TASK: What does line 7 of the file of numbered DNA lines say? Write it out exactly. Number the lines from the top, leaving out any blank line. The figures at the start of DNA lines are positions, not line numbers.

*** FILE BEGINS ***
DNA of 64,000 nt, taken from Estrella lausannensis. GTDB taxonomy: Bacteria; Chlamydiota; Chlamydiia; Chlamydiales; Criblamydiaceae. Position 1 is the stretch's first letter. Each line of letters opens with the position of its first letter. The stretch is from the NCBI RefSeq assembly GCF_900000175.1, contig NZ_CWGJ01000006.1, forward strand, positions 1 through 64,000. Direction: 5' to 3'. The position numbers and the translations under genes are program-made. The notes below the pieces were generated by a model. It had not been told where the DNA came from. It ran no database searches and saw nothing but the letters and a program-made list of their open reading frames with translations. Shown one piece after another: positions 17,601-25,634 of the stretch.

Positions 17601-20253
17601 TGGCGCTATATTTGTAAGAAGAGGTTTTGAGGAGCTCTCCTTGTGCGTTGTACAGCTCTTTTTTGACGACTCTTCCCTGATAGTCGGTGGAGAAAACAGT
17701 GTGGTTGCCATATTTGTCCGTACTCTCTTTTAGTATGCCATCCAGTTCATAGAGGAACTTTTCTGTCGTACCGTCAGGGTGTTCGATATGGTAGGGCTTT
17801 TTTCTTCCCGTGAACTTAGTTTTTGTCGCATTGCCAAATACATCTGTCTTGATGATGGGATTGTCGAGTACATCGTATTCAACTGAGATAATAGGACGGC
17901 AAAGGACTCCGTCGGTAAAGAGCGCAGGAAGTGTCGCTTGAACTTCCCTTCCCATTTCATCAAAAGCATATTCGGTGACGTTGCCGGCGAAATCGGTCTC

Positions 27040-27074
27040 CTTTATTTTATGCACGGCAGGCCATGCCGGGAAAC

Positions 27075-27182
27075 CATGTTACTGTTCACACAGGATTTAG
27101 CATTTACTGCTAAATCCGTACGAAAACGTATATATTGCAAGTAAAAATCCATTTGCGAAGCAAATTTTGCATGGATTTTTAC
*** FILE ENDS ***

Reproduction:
Positions 27040-27074